Tests and diagnosisBy Mayo Clinic staff
CLICK TO ENLARGE
A physical exam to detect enlarged liver
Your doctor may determine your liver is enlarged by feeling your abdomen during a physical exam. The doctor can estimate the size of your liver by feeling how far it extends below your rib cage. Your doctor may also note the texture of your liver. Depending on the underlying cause, an enlarged liver may feel soft, firm or irregular. Sometimes lumps are present as well.
Once your doctor determines that you have an enlarged liver, other tests and procedures may be recommended to learn the cause. They may include:
- Blood tests. A blood sample is tested to determine liver enzyme levels. This can give clues about the health of your liver. Blood tests can also identify viruses that can cause enlarged liver, such as the hepatitis viruses.
- Imaging tests. Imaging tests include computerized tomography (CT) scan, ultrasound, or magnetic resonance imaging (MRI).
- Magnetic resonance elastography uses sound waves to create a visual map (elastogram) of the stiffness of liver tissue. This new test is noninvasive and can be an alternative to a liver biopsy. Magnetic resonance elastography is currently offered at relatively few medical centers, but it's expected to be available at most major medical centers soon.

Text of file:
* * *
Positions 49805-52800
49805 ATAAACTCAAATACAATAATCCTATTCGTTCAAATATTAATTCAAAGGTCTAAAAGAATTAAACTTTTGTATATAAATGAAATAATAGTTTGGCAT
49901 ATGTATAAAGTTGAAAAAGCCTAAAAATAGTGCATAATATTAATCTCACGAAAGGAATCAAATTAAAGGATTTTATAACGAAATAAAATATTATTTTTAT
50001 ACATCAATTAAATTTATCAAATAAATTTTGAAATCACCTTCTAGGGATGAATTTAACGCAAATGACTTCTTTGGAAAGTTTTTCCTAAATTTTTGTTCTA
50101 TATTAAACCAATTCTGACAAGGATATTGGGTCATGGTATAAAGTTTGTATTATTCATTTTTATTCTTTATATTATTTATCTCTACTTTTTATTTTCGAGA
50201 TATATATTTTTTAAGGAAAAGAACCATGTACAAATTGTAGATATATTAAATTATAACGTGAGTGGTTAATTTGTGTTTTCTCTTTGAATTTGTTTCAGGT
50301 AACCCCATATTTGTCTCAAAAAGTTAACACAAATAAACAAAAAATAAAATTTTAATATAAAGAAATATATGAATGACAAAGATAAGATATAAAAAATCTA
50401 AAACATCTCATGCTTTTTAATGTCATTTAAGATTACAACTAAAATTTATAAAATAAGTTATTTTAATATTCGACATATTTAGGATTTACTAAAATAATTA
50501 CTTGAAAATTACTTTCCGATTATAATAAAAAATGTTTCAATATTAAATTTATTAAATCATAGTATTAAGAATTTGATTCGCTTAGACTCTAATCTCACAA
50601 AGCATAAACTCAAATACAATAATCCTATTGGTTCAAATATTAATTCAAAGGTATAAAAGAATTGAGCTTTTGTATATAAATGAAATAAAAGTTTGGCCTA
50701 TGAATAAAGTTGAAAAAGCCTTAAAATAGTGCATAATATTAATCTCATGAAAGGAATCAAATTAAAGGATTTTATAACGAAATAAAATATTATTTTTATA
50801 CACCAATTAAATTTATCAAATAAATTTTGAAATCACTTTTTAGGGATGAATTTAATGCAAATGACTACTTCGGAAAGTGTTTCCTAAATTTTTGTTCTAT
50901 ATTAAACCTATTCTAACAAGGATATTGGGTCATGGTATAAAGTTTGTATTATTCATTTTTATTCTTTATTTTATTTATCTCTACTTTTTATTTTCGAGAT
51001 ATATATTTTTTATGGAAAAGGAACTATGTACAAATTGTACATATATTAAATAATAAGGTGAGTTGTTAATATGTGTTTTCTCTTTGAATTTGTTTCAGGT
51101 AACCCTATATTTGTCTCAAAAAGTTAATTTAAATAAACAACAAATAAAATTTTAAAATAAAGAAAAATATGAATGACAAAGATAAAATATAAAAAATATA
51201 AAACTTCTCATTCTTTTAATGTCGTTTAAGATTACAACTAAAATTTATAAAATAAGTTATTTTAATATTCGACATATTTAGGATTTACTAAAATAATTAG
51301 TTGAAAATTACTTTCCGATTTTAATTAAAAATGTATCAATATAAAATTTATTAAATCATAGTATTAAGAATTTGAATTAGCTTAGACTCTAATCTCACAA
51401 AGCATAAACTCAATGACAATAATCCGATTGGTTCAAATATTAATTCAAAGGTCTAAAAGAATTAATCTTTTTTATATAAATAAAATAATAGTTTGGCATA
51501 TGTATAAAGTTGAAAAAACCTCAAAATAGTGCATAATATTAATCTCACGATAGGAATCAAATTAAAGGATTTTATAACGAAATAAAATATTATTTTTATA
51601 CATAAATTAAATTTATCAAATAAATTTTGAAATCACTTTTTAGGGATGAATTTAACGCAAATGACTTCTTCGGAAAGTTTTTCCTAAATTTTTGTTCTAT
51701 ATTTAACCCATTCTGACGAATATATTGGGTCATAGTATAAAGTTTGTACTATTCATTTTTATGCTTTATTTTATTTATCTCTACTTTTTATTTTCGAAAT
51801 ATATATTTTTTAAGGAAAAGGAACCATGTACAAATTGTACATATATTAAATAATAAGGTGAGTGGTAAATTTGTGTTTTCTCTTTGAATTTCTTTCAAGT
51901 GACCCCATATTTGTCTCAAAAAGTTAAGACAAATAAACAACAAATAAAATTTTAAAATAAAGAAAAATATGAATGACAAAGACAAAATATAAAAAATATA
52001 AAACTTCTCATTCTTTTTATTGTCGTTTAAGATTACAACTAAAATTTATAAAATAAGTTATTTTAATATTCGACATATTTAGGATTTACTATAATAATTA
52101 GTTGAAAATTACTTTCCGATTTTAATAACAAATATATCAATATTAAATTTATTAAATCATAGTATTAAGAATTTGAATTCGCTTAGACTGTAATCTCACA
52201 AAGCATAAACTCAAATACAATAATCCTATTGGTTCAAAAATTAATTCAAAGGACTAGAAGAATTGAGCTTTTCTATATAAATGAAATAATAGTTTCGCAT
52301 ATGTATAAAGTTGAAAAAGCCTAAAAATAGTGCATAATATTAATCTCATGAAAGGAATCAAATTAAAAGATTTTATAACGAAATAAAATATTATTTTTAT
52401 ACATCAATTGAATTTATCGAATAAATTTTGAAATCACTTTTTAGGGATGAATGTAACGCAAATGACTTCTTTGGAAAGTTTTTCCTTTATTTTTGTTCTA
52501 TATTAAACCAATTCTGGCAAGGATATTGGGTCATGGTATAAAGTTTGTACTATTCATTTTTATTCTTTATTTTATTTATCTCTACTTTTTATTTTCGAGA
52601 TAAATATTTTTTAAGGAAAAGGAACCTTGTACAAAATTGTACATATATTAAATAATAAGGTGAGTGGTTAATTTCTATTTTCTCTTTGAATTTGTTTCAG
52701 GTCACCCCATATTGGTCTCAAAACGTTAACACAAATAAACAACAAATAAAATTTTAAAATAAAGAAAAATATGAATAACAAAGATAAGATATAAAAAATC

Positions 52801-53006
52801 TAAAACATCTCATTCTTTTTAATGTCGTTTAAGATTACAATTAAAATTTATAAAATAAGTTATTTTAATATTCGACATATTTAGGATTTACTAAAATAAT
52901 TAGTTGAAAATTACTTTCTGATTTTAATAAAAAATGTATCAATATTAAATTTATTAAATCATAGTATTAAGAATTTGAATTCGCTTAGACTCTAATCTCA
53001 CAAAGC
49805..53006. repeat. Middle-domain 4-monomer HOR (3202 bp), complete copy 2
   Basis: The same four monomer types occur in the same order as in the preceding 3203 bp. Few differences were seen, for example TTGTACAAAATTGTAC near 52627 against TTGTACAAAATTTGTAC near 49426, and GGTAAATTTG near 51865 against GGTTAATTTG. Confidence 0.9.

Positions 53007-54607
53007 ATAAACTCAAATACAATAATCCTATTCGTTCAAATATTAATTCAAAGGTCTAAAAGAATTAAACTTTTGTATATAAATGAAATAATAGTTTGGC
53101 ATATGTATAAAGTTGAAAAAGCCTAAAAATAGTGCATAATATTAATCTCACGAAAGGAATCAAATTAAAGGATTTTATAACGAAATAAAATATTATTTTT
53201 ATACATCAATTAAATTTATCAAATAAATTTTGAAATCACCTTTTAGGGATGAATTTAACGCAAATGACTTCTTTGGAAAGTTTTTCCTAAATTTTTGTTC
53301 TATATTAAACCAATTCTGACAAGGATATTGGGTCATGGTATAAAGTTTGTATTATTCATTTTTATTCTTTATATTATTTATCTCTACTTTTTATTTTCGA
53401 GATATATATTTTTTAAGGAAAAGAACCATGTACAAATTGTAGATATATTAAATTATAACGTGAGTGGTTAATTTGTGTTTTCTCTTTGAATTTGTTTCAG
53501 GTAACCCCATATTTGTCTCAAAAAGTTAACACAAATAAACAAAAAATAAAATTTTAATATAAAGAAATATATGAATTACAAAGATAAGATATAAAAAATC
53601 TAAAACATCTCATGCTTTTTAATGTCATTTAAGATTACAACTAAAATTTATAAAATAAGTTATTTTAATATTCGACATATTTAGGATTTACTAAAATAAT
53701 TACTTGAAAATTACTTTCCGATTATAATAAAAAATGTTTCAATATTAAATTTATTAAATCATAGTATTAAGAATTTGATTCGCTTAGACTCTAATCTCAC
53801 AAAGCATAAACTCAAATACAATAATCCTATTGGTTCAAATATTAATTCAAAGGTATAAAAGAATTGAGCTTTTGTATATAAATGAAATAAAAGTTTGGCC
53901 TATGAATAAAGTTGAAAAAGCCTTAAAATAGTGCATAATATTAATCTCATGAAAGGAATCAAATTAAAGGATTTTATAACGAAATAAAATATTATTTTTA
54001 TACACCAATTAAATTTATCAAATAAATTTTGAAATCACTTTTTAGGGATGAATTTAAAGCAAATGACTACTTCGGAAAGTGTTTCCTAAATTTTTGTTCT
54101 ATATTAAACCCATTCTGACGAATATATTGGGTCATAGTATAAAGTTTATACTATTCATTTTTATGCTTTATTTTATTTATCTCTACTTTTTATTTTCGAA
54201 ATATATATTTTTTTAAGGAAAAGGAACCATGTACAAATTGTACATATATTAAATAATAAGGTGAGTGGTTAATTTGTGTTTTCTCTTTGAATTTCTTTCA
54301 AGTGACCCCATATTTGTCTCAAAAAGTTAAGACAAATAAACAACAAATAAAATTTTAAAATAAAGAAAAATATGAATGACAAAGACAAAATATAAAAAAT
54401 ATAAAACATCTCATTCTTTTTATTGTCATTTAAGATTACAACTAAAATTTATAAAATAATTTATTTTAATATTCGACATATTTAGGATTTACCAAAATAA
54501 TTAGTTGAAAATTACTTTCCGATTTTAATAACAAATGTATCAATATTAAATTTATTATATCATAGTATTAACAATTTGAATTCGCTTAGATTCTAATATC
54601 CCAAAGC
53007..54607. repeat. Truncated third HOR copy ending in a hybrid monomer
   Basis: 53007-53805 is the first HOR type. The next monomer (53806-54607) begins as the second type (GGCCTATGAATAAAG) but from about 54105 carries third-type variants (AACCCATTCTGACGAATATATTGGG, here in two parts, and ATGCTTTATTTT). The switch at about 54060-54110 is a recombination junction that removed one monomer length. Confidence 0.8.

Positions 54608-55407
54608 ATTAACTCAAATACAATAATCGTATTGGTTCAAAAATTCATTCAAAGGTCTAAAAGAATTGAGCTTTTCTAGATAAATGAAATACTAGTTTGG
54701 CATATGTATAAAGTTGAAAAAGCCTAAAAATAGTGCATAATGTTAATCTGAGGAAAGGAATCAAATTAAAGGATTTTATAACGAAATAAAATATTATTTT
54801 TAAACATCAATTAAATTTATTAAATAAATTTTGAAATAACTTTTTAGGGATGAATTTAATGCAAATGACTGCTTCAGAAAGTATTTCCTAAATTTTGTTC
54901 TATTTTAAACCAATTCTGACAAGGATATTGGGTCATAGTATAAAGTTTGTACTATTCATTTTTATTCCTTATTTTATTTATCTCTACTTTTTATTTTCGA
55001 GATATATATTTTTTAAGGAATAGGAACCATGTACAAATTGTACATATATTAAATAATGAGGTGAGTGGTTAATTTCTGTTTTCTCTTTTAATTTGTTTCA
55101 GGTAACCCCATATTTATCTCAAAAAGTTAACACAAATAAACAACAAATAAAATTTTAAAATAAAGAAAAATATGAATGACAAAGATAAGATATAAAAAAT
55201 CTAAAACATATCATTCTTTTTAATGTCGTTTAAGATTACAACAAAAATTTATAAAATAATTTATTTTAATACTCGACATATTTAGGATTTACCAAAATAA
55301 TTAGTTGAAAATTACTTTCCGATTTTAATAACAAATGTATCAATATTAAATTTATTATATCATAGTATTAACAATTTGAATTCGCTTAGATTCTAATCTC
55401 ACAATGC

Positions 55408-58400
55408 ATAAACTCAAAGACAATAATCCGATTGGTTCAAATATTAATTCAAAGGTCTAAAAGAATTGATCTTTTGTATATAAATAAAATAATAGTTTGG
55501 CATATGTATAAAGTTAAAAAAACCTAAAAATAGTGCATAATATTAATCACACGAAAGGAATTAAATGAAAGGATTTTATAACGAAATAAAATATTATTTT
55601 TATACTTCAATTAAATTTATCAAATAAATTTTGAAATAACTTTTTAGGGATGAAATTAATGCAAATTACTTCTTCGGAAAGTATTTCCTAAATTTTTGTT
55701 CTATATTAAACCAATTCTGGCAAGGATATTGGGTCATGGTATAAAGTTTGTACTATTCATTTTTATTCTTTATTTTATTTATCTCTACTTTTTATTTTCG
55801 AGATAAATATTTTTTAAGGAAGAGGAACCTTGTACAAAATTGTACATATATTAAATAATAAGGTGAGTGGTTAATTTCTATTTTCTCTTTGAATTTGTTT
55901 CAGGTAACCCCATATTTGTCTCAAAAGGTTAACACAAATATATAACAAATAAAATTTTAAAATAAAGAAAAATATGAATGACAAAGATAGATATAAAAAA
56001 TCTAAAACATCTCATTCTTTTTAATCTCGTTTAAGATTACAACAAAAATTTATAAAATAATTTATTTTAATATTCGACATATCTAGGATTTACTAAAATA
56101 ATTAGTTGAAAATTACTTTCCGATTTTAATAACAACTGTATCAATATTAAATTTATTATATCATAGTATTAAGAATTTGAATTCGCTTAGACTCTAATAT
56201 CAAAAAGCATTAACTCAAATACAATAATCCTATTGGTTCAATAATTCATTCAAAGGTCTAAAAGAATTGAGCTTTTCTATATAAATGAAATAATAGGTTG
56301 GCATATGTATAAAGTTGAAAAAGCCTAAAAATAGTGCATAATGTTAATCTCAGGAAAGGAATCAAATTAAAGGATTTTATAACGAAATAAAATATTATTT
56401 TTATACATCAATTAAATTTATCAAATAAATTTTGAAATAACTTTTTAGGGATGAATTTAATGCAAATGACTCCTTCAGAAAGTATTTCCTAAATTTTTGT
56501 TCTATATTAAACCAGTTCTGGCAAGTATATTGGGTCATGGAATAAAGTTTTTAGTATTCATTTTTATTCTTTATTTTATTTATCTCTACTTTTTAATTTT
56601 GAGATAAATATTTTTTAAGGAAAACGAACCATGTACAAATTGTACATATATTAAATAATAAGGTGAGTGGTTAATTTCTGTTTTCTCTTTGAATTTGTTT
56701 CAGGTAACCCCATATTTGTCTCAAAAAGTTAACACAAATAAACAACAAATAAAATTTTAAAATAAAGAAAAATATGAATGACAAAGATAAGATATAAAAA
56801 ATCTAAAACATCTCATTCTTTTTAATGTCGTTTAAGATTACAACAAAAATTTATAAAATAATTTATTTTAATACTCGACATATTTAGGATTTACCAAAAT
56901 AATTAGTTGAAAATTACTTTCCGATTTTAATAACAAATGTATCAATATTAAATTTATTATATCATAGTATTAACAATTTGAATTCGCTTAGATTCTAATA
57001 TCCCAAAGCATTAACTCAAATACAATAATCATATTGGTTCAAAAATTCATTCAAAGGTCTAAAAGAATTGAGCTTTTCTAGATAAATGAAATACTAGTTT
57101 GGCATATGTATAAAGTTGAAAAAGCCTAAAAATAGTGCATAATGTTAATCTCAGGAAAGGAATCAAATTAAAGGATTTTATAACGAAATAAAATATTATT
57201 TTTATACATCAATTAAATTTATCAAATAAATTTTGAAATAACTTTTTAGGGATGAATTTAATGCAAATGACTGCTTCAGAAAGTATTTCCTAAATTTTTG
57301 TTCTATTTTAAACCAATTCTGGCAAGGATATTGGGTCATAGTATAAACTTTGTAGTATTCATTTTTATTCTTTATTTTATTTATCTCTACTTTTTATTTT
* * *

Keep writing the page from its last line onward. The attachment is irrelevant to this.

- Removing a sample of liver tissue for testing (liver biopsy). Your doctor may recommend a biopsy to collect a sample of liver tissue for laboratory testing. A liver biopsy is often done using a long, thin needle that's inserted through your skin and into your liver. The needle draws out a core of tissue that is then sent to a laboratory for testing.
- Ferri FF. Ferri's Clinical Advisor 2012: 5 Books in 1. Philadelphia, Pa.: Mosby Elsevier; 2012. http://www.mdconsult.com/books/page.do?eid=4-u1.0-B978-0-323-05611-3..00043-4--s0450&isbn=978-0-323-05611-3&sid=1264123271&uniqId=316059410-4#4-u1.0-B978-0-323-05611-3..00043-4--s0450. Accessed Feb. 8, 2012.
- Goldman L, et al. Cecil Medicine. 24th ed. Philadelphia, Pa.: Saunders Elsevier; 2011. http://www.mdconsult.com/books/page.do?eid=4-u1.0-B978-1-4377-1604-7.00148-2&isbn=978-1-4377-1604-7&sid=1264125672&uniqId=316059410-4#4-u1.0-B978-1-4377-1604-7..00148-2. Accessed Feb. 8, 2012.
- Wolf AD, et al. Hepatomegaly in neonates and children. Pediatrics in Review. 2000;21:303.
- Managing your medications. American Liver Foundation. http://www.liverfoundation.org/mym. Accessed Feb. 8, 2012.
- Seeff LB. Herbal hepatoxicity. Clinics in Liver Disease. 2007;11:577.
- Talwani R, et al. Infectious diseases and the liver. Clinics in Liver Disease. 2011;15:111.
- Liver health and wellness. American Liver Foundation. http://www.liverfoundation.org/abouttheliver/liverhealth. Accessed Feb. 8, 2012.
- Nguyen D, et al. Noninvasive assessment of liver fibrosis. Hepatology. 2011;53:2107.
- Ehman RL (expert opinion). Mayo Clinic, Rochester, Minn. March 1, 2012.